Model Role Details

Jamal Kleibo

Sector : Business , Entrepreneurs

Personal Info

  • Country of residence : Swaziland
  • Gender : Male
  • Age : 0
  • Curriculum vitae :

Information

Jamal A. Kleibo is presently the Regional Marketing Manager for the Gulf and Middle East of the DCT Swiss Hotel Management School and the region of Lucerne. He has been living in the Gulf countries since 1984. My memory goes back in time to almost 25 years ago, when I was a student at the Collège des Frères in Jerusalem and had the best time of my life. I was at home among my parents, relatives, friends, and beloved ones and I was healthy, young and irresponsible. Then, the day came to say goodbye to all this and start looking for a better future, sadly away from Jerusalem, my beloved hometown. I headed to Switzerland to study Hotel Management as I had always loved this domain and felt I could give the best of myself in this profession lovingly and cheerfully. The minute I landed there I felt the difference right away. How warm and spontaneous we are and how cold and conservative the people over there were, in spite of all the beauty and breathtaking nature that engulfed me. Ever since that time my nostalgia for Jerusalem increased the farther away from Jerusalem I went. After graduation, I headed home to settle there and find a job. To my disappointment I could not find suitable employment opportunities. This was true of many others of my age at the time. I was offered the possibility of working in the Emirates but in a different field altogether. I accepted unwillingly in order to earn my living and support myself. During the first few years of working abroad I used to return home twice a year and whenever it was time to leave Jerusalem I always felt I was leaving behind a big piece of my heart. Later I got married to a lady who is half Palestinian and half Lebanese and thought - and dreamt - that we will go one day to live together in my beloved Jerusalem. Twenty years on, this dream has yet to come true. My pain and agony started when we had our first baby girl. When she became seven months old, I had to take her all alone to Jerusalem to have her registered on my ID card. The same thing had to be done with my second daughter some 15 months later. This time I had to carry two infants, one of whom was still not weaned from her mother’s breastfeeding. I could see her needing her mother but I had to endure this endless pain to have her registered and bring her back safely to her mother. I was not able to enjoy my time in Jerusalem when my wife was left back in Abu Dhabi, anxiously awaiting the return of her two girls. (My wife, having left Palestine before 1967, could not come back to her homeland at will following the Israeli occupation of the rest of Palestine that year. I have to go through a lengthy and time-consuming process to get her a permit that allows her to come to Jerusalem for a visit.) Now I wonder how I had the guts and courage to do all this. I remember that I resolved not to put my third child through the same agony, even if this meant losing its Jerusalem ID card. Anyhow, this was not to be as we did not have another child. The days go by and my girls have blossomed into little ladies. I try my best to inculcate in them the feeling that they belong to this holy place emotionally, spiritually, and physically. I recall when I used to put them to sleep all my stories were about Jerusalem, my childhood, my friends, my parents, my school, my teachers, and my endless love for Jerusalem, its streets, trees, flowers, and even its stones. I used to let them imagine smelling the summer breeze and feel the chilly wind in winter and to imagine the snow falling and making snow balls and see the Christmas tree decorated with lights and colourful balls. I think I managed to instil in them the same love I have for Jerusalem.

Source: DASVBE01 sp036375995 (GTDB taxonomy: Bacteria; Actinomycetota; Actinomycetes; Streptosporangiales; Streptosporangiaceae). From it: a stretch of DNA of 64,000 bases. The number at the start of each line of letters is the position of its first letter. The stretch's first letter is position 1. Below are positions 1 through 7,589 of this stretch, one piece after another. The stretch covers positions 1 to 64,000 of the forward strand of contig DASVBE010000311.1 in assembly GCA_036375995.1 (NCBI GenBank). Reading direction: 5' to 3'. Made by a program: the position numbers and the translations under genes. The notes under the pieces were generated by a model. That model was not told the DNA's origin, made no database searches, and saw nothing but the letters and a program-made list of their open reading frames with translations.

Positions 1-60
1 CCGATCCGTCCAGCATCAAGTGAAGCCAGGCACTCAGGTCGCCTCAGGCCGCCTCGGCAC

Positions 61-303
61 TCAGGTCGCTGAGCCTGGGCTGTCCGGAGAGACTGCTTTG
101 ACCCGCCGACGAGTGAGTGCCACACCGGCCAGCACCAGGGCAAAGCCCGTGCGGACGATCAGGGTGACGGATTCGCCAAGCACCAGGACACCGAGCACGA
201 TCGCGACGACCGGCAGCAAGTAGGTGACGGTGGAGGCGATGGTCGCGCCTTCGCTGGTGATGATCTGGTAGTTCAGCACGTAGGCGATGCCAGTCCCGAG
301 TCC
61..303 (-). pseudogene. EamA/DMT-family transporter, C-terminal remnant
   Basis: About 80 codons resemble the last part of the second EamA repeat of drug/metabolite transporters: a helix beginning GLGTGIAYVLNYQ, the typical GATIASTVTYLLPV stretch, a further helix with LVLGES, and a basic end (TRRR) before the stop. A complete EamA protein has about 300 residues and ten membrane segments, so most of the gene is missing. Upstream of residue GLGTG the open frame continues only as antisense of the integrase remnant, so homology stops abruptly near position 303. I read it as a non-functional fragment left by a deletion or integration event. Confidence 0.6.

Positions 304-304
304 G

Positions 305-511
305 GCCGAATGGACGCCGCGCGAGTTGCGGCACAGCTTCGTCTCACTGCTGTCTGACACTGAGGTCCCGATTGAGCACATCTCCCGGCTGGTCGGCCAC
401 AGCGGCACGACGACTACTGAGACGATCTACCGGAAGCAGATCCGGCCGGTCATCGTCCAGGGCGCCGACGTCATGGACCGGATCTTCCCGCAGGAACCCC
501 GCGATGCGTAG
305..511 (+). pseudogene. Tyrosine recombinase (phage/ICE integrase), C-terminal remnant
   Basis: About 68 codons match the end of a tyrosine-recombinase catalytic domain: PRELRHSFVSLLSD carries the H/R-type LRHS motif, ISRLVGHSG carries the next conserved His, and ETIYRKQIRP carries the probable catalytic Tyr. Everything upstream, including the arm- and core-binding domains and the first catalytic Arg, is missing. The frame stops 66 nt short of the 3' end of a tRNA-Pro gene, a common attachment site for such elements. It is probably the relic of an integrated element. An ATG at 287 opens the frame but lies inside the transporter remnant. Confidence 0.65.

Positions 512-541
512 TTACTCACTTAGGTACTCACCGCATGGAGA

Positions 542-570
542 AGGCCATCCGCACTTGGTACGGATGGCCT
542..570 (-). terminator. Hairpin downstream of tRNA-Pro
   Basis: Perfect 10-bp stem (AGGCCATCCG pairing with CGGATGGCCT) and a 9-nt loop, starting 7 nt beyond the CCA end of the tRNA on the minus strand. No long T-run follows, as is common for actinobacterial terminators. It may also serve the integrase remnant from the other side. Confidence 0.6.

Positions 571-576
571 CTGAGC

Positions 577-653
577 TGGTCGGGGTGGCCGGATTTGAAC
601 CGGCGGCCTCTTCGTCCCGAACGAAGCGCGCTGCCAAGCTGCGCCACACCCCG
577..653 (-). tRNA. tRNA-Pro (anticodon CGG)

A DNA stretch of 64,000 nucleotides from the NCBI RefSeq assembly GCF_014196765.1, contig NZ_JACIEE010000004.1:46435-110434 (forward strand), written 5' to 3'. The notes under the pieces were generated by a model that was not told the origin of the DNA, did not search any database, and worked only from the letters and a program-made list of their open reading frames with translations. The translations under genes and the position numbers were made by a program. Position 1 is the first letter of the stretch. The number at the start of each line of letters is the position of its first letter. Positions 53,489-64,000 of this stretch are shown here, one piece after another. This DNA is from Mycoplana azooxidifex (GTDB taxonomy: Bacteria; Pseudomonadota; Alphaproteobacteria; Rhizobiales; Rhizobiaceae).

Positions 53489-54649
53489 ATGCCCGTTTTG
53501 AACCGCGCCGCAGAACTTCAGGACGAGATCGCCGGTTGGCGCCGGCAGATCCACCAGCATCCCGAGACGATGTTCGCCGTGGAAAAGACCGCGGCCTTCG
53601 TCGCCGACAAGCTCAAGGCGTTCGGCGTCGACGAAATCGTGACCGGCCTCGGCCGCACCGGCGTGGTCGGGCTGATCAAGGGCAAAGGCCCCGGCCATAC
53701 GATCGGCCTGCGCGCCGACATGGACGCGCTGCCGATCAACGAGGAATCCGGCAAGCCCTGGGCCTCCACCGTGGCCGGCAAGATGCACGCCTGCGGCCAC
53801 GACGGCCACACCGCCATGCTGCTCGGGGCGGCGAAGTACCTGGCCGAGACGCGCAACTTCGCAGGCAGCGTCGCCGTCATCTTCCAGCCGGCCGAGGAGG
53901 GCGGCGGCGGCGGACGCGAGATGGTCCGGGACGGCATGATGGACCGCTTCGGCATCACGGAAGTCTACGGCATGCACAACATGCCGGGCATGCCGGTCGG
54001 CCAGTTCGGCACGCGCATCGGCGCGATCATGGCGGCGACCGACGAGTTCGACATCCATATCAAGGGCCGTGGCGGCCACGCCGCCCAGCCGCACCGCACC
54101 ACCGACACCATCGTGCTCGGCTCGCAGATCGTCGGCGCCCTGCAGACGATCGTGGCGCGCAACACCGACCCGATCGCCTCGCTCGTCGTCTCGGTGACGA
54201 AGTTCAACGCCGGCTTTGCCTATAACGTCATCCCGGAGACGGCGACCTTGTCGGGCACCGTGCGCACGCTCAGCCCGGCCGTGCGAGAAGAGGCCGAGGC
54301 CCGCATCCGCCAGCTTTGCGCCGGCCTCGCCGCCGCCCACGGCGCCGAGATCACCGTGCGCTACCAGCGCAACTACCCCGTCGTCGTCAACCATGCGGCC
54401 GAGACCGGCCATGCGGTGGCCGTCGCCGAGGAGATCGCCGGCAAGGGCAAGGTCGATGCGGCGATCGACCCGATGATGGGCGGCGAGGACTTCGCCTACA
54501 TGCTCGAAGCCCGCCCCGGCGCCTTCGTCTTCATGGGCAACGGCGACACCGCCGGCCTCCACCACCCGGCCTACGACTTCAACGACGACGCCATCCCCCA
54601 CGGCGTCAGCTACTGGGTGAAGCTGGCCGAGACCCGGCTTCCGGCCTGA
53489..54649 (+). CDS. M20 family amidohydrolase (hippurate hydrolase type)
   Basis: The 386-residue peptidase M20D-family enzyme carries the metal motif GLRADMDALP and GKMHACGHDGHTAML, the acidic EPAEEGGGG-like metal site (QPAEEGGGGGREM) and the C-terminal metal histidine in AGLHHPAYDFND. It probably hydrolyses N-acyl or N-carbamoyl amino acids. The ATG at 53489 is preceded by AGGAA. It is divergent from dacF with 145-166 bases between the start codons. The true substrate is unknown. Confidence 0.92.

As for myself, until this instant I cherish the memory of walking in the rain in Jerusalem’s streets, with the strong wind blowing against my face, and the lovely autumn when the leaves fall down and the trees become naked and everything becomes almost grey. Not to forget spring with its wonderful smells and the flowering trees everywhere. When snow fell we were off from school and that is really something to remember. I sometimes count the many Eid Adha, Ramadan, Christmas and New Year’s eve; the many times my parents or brothers fell sick; the dear ones I lost; and I was not there to be with them, this hurts a lot.

For the past seven years now I have been working in the field where I belong, tourism. As the Regional Marketing Manager for the Gulf and Middle East of the DCT Swiss Hotel Management School and the region of Lucerne, I get to travel a lot and I am exposed to many different cultures. For the past two years I have been hosting a show on Arabian Travel TV. This affords me the chance to meet celebrities, artists, decision-makers, politicians, etc. All this exposure, however, has not diminished my love for Jerusalem, which I keep in my heart. It only saddens me that all this is happening to me while I am away from home, this beautiful place where the sun shines differently, the moon light is different, and the taste of the food differs from anything I have tasted elsewhere in the world. On every occasion I have I announce proudly and loudly that I am a Jerusalemite.

The constant dream I have is to return to Jerusalem to settle there for good. There is no other place I would want to spend the rest of my life. I think this is the dream that keeps all diaspora Palestinians going. One day …

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